• Putting Away Childish Things: A Tale of Modern Faith, 2010; ISBN 978-0-06-188814-4
  • Speaking Christian: Why Christian Words Have Lost Their Meaning, 2011; ISBN 978-0-06-197655-1
  • Evolution of the Word: The New Testament in the Order the Books Were Written, 2013; ISBN 978-0-06-208211-4
  • Convictions: How I Learned What Matters Most, 2014; ISBN 978-0062269973 (published in England as Convictions: A Manifesto for Progressive Christians, 2014; ISBN 978-0281073115)


  1. ^ Alker, Adrian (February 6, 2015). "Professor Marcus Borg". Church Times. London: Hymns Ancient and Modern. Retrieved September 3, 2018.
  2. ^ Borg, Marcus J. (1972). Conflict as a Context for Interpreting the Teaching of Jesus (DPhil dissertation). Oxford: University of Oxford. OCLC 43405002.
  3. ^ Ruby, Mary, ed. (2012). "Marcus J. Borg". Contemporary Authors, New Revision Series. 237. Detroit, Michigan: Gale. p. 45. ISBN 978-1-4144-8172-2. ISSN 0275-7176.
  4. ^ Haught, Nancy: "Belief and meaning: His faith in Jesus doesn't deter Marcus Borg from asking difficult questions about divinity", The Oregonian, 24 March 2007.
  5. ^ Marcus Borg. Explore Faith. Accessed January 21, 2008.
  6. ^ "Marcus Borg, leading liberal theologian and historical Jesus expert, dies at 72". Religion News Service. Retrieved January 22, 2015.
  7. ^ "HarperOne Mourns the Passing of Beloved Bestselling Author Marcus Borg". Retrieved January 22, 2015.
  8. ^ Marcus Borg, Liberal Scholar on Historical Jesus, Dies at 72 - The New York Times Retrieved 2018-11-25.
  9. ^ " Contemporary Authors, New Revision Series".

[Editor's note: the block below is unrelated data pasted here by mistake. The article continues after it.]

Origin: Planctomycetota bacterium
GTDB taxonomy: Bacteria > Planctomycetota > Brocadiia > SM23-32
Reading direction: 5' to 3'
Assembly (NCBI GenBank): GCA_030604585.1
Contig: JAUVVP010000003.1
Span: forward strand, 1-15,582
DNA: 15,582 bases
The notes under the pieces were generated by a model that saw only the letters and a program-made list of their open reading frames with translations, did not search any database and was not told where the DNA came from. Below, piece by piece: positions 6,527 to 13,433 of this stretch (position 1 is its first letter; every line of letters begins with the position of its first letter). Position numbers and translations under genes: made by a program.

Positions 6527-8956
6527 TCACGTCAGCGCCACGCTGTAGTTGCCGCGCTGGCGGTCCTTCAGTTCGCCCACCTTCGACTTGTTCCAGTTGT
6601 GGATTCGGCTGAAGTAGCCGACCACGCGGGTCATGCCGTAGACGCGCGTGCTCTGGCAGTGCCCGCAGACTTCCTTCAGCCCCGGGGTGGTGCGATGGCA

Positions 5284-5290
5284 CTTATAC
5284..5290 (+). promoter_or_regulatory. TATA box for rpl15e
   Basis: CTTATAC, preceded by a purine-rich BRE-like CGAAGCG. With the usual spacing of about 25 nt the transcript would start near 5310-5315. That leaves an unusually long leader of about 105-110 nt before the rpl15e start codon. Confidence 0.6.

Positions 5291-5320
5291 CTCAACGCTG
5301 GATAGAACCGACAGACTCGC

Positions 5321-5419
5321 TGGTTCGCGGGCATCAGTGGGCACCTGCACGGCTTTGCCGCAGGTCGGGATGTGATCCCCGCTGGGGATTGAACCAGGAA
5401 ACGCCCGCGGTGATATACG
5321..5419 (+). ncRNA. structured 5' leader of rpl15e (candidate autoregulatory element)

10. ^ "Marcus J. Borg". Westar Institute. Retrieved January 22, 2015.
  11. ^ " Contemporary Authors, New Revision Series".
  12. ^ "Guide to the Marcus J. Borg Papers 1969–2000". Oregon State University Archives, Corvallis, Oregon.
  13. ^ "Marcus J. Borg". Westar Institute. Retrieved January 22, 2015.
  14. ^ "Marcus J. Borg". Westar Institute. Retrieved January 22, 2015.
  15. ^ Oregon: Marcus Borg named canon theologian at Trinity Cathedral in Portland Archived August 5, 2009, at the Wayback Machine. Diocesan Digest Episcopal Life Online. Accessed September 26, 2009.
  16. ^ "Christian Pilgrimages with Marcus Borg and John Dominic Crossan at The Center for Spiritual Development". Archived from the original on October 4, 2014. Retrieved October 7, 2014.
  17. ^ "Interview on 'First Paul' with Marcus Borg & John Dominic Crossan – Explore". Explore. Archived from the original on July 23, 2012. Retrieved October 7, 2014.
  18. ^ "Living the Questions". Retrieved October 7, 2014.
  19. ^ "The First Christmas: What the Gospels Really Teach About Jesus's Birth: Marcus J. Borg, John Dominic Crossan: 9780061430701: Books". Retrieved October 7, 2014.
  20. ^ "Meaning of Jesus, The: Marcus J. Borg, N. T. Wright: 9780061285547: Books". Retrieved January 22, 2015.
  21. ^ "N. T. Wright & Marcus Borg — Idolatry". Christian Conversations Now. Archived from the original on October 10, 2014. Retrieved October 7, 2014.
  22. ^ "About Us". Archived from the original on October 4, 2014. Retrieved October 7, 2014.
  23. ^ Did Jesus Rise from the Dead? on YouTube Debate with William Lane Craig

External links[edit]

This page is based on a Wikipedia article written by contributors (read/edit).
Text is available under the CC BY-SA 4.0 license; additional terms may apply.
Images, videos and audio are available under their respective licenses.